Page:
Times of London Says Parthenon Marbles Belong in Greece

LONDON – Shifting its position and putting more pressure on the British Museum and the the United Kingdom government, The Times of London called for the return of the stolen Parthenon Marbles to Greece.

Still calling them The Elgin Marbles – named for the 19th Century Scottish diplomat who ripped them off the Parthenon 200 years ago and taking them home before selling them to the museum, The Times noted it was reversing its own former hard editorial stance against their return.

In an editorial entitled Uniting Greece’s Heritage, the newspaper said, “For more than 50 years, artists and politicians have argued that artefacts so fundamental to a nation’s cultural identity should return to Greece. The museum and the British government, supported by The Times, have resisted the pressure,” it said.

“But times and circumstances change. The sculptures belong in Athens. They should now return,” the paper said, after Prime Minister Boris Johnson earlier rebuffed Greek Premier Kyriakos Mitsotakis’ call for him to intervene.

“The Elgin Marbles are sublime in their depiction of the human form and the impression of movement. Millions have marvelled at these sculptures that once adorned the Parthenon and for the past two centuries have reposed in the British Museum, among the most beautiful of all its holdings,” the editorial added.

Johnson, a scholar of Classical Greece had been for their return but now said it’s none of his business and the British Museum can’t be subject to political pressure, its board claiming the Greek treasures belong to the English.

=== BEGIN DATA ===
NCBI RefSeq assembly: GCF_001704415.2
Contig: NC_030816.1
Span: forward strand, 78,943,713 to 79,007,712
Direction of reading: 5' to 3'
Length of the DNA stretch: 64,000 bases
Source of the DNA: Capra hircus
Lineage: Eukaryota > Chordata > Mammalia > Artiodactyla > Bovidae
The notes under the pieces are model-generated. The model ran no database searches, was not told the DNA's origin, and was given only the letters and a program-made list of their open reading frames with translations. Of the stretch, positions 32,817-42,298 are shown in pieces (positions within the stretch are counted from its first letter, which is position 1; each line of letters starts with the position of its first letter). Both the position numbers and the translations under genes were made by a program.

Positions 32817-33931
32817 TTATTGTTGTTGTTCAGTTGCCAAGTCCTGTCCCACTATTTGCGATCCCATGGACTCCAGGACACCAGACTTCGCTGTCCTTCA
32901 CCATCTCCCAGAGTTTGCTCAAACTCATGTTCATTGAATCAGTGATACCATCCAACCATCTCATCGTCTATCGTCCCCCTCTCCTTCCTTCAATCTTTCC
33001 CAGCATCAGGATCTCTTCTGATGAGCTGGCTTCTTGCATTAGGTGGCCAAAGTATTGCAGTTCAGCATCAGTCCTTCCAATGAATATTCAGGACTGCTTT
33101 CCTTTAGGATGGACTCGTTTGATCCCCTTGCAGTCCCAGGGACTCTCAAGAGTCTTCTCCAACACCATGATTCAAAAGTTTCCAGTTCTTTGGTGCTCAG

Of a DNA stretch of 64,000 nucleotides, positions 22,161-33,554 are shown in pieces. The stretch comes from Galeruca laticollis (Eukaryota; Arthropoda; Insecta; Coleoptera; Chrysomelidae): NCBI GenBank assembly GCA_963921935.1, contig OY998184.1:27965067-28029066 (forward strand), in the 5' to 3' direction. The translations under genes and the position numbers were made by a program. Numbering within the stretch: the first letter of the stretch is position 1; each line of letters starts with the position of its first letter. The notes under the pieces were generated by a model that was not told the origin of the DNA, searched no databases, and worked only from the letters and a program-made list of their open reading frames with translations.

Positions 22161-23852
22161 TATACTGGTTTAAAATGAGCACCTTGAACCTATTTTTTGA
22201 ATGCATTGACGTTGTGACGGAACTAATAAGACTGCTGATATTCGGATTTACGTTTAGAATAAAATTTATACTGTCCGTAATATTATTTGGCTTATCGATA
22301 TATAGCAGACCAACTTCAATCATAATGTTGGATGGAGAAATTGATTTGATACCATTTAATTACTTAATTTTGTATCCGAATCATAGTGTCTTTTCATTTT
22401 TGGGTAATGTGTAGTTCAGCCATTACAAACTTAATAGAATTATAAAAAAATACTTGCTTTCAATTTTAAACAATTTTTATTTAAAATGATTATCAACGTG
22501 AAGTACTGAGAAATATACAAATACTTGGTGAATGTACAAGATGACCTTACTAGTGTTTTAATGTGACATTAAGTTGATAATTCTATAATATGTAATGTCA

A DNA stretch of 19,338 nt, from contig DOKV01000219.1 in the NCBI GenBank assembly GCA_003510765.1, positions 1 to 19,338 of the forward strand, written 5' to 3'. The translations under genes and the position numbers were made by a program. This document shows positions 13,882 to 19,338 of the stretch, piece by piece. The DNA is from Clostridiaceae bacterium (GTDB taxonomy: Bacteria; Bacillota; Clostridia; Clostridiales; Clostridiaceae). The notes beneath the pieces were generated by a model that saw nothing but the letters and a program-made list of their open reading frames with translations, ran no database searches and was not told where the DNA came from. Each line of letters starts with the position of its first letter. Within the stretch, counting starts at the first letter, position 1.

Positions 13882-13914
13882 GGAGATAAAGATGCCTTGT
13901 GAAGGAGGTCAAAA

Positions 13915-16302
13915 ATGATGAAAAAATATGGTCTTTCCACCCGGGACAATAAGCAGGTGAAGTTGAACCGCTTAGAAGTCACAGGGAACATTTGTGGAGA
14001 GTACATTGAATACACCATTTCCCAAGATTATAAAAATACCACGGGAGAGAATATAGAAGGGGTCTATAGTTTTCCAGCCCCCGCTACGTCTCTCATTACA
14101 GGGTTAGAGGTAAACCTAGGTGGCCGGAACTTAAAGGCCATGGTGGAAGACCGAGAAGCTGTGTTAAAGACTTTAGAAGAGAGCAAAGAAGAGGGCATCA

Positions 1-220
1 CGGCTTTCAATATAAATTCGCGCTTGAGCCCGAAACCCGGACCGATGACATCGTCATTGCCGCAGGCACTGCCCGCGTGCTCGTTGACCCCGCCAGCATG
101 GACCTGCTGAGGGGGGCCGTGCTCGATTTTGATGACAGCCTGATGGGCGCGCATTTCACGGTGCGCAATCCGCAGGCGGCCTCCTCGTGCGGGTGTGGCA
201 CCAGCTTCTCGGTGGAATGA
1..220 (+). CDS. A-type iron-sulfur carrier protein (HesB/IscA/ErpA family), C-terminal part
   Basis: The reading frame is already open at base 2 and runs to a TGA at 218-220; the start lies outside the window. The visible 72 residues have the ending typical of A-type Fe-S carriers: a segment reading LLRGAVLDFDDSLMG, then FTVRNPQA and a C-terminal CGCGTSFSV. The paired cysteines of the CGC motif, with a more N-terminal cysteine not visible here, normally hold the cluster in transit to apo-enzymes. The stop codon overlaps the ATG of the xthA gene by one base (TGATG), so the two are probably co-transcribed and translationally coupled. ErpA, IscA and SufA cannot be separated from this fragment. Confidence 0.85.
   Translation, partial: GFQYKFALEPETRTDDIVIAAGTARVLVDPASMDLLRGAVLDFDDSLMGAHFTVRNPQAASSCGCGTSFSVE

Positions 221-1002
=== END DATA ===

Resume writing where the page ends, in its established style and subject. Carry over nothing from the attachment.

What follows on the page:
The theft of the marbles, said the museum’s Director Hartwig Fischer – a German art historian – was a “creative act,” defending their theft.

The Times’ change came just after the Regional Archeological Museum of Antonino Salinas in Palermo loaned Greece another stolen piece from the Parthenon after it acquired it from another British diplomat’s estate.

The fragment, which shows the foot of the goddess Artemis peeking out from under her tunic, returned to its natural place in the segment of the frieze depicting the gods of Olympus observing the delivery of the veil to Athena.

It’s on an eight-year loan following a decision by the Italian Ministry of Culture that Greece hopes could lead to reunification of the sculptures.

The British Museum’s new President, former Chancellor of the Exchequer George Osborne, earlier wrote in The Times about lending Greece its own marbles, indicating they would never be returned. 

“Sure, there are those who question our right to exist — they did back in 1753 and then do so again in 2021. Of course, there are those who demand the return of objects they believe we have no right to hold. That is not new either. Lord Byron thought the Elgin marbles should be back at the Parthenon,” he said.

“Our response is not to be dismissive. We are open to lending our artefacts to anywhere who can take good care of them and ensure their safe return — which we do every year, including to Greece,” he added, which would essentially require Greece to agree the marbles belong to the British Museum.

“Museums of culture should not shrink in the face of the culture wars. We need to tell the story of our common humanity. That’s why the case for the British Museum has never been stronger than it is today,” he said, before the paper then changed its position.

Greece had opened a new Acropolis Museum in 2009 to answer the British Museum’s claim that the country had no safe place to show its own marbles but after that the British switched to other arguments.


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